Deborah—a native of Boston—bought the building in January 2006. She spent 12 years in Hollywood as a TV producer and writer before moving to New Mexico, just outside Duncan, in 2005

“It reminded me of a house I grew up in,” she says of the hotel. “I couldn’t resist.”

The building was affordable, but took a lot to restore, Deborah says. She lived in the building through the initial 16-month renovation.

“We had no heat or cooling that first year,” she says. “Indoor temps ranged from the low 30s to 104.”

The walls were covered with fake paneling and the floors with tattered rugs.

The six-room hotel now boasts both original art created by Deborah’s husband, Clayton Jarvis, as well as period and Western pieces found in thrift shops.

A pair of javelina “greeters” made of cast concrete flank the front entrance of the hotel. A sculpture garden, which features a statue of the Virgin of Guadalupe, a large pond and native plants and grasses, is open to the public.

“Guests come from all over,” Deborah says. “Quite a few come to visit family or tend graves. There are lots on bicycles, from the U.S. and Canada, who are touring.”

There is a teardrop trailer on the property where cyclists can stay for free.

Even following significant renovation, a mystery remains under the building’s floorboards: a safe most likely original to the hotel.

“When we did demolition work to the building, we came across a beautiful floor safe in front of the fireplace,” Deborah says.

She called on the co-op as well as locksmiths to try to open the safe, but to no avail.

“We finally gave up and built over it,” she says.

In a place where most residents work at the local copper mine—or for a business that supports the mine—a team effort is needed to make events such as the Javelina Chase a success.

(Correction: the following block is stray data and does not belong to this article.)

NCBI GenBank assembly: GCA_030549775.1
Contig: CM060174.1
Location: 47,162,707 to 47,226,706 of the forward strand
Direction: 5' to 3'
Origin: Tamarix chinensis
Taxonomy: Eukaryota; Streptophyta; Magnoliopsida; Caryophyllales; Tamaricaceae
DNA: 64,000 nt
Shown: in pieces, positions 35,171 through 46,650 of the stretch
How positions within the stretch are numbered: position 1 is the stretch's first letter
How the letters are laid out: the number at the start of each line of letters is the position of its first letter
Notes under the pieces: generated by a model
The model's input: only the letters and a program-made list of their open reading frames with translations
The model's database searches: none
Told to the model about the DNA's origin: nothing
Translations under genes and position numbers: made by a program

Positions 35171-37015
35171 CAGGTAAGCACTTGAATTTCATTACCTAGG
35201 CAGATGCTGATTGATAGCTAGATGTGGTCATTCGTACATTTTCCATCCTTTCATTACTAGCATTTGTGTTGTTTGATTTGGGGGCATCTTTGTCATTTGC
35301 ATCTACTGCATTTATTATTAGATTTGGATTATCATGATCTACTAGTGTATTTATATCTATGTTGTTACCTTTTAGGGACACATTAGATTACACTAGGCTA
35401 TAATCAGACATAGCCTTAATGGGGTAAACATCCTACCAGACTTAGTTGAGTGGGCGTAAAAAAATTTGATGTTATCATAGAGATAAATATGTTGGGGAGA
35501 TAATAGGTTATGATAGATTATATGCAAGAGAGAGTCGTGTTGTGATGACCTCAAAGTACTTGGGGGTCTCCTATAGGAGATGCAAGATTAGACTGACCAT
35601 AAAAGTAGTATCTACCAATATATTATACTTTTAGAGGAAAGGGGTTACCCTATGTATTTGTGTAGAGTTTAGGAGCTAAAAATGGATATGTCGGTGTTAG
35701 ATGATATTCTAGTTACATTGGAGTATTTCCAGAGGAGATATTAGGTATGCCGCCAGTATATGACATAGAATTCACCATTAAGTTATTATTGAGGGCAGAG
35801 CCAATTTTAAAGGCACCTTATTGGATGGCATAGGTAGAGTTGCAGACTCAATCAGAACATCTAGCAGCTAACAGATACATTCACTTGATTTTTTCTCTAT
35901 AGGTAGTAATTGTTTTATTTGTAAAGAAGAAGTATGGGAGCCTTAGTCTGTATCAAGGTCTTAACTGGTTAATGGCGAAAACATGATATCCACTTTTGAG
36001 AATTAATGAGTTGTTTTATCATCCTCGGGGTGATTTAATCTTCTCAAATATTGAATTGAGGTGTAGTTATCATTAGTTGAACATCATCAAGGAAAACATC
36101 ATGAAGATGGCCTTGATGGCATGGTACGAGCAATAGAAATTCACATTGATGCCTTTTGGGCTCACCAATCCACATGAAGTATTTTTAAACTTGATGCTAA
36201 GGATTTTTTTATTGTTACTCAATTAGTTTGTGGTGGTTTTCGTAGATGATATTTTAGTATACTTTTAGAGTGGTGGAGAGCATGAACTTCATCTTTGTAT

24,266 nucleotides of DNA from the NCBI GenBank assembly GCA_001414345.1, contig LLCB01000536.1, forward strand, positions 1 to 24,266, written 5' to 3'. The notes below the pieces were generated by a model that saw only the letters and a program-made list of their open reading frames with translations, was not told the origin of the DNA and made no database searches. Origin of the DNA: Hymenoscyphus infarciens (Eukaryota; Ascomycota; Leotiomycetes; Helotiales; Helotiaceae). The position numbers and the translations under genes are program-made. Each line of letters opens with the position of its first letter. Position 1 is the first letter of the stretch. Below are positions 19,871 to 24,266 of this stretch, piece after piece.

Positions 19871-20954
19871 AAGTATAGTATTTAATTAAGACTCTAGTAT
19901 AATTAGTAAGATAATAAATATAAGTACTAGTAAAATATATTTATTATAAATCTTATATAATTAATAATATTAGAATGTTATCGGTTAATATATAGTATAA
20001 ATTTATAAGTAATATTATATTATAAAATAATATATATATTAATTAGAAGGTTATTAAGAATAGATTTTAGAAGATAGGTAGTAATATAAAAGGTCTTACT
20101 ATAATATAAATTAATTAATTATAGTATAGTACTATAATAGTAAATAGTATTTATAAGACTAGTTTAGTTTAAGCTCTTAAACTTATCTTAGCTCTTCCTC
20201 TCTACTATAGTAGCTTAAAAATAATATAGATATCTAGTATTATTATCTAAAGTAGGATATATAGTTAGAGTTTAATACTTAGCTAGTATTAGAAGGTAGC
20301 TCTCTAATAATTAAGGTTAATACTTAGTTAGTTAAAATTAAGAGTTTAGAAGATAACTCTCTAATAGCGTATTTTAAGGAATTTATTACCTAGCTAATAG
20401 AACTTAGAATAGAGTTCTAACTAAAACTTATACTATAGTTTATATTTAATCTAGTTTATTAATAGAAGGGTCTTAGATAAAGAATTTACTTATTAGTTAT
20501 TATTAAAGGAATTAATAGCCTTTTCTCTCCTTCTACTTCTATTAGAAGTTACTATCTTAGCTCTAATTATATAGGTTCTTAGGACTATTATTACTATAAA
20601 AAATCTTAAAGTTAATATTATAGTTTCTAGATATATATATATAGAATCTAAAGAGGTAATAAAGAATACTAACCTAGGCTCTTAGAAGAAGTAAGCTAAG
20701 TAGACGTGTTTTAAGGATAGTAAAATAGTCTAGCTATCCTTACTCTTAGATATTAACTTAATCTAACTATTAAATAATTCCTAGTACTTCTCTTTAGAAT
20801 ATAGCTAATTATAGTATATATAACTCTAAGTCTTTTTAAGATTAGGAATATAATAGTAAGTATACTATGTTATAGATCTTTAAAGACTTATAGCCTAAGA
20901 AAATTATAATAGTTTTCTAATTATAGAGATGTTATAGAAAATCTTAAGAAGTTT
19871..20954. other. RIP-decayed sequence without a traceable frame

“One thing about this community is how well people work together,” Deborah says. “There is a feeling of linking arms.”

This year’s Javelina Chase is Saturday, May 6, and Sunday, May 7. In addition to the cycling road races, there are fun rides, a timed criterium, a bike rodeo for children, a 5K run/walk for all ages and a Cinco de Mayo celebration.

The Three Rs of Fishing

Sunday, March 26th, 2017

If there were a fourth R of fishing, it would be recycling. For example, unwanted fishing line should be recycled, not thrown away. If it ends up in a landfill, it is hazardous to birds and other animals in the area. It should be discarded in designated receptacles found at many fishing shops, parks, boat ramps and piers. Metal pieces also can be recycled, such as lead weights, spoons, hooks and blades.
© istock/mokee81

I’ve mentioned Pop a time or two before. He was a fishing legend where I grew up.

He is worth reintroducing here because he was a firm believer in the three Rs of fishing gear: repair, repurpose and reuse.

Pop accumulated a trove of fishing gear in his 80-some years. It was as if he never threw anything away. Despite how that may sound, nearly all of it was in perfect working condition. That’s because he always followed these three principles when challenged by broken, aging or worn out gear.

Restore it. It’s easy—and satisfying—to repair a broken rod tip, grip or guide. A reel restoration is more challenging, but it is well worth the trouble if the reel is one of your old favorites. Manuals with exploded parts views for many brands and models of reels are available online. You also can sharpen hooks, polish spinner blades and restore suppleness to plastic baits with a few drops of glycerin.

Repurpose it. I’ve seen earrings created from old spinners, back scratchers made from broken rods, and keyrings assembled from crankbait and diver plugs. The uses for old and broken fishing gear are endless. But, perhaps, the best use is to repurpose it as loaner gear for children or other novice anglers.

Reuse it. A piece of fishing gear may not work properly, but that doesn’t mean it has to be discarded. Reuse any parts that do work still—such as the body, spoons and treble hook of a lure—and discard the rest. Often you can take the working parts of two broken items and combine them to make one that works.

The Outdoor Workout
Ever wonder how many calories you burn outdoors? The actual burn rate depends on the activity. For example, hiking and biking burn more calories—410 and 574 calories, respectively, for a person weighing 180 pounds—than fishing and hunting, which burn 164 and 328 calories, respectively.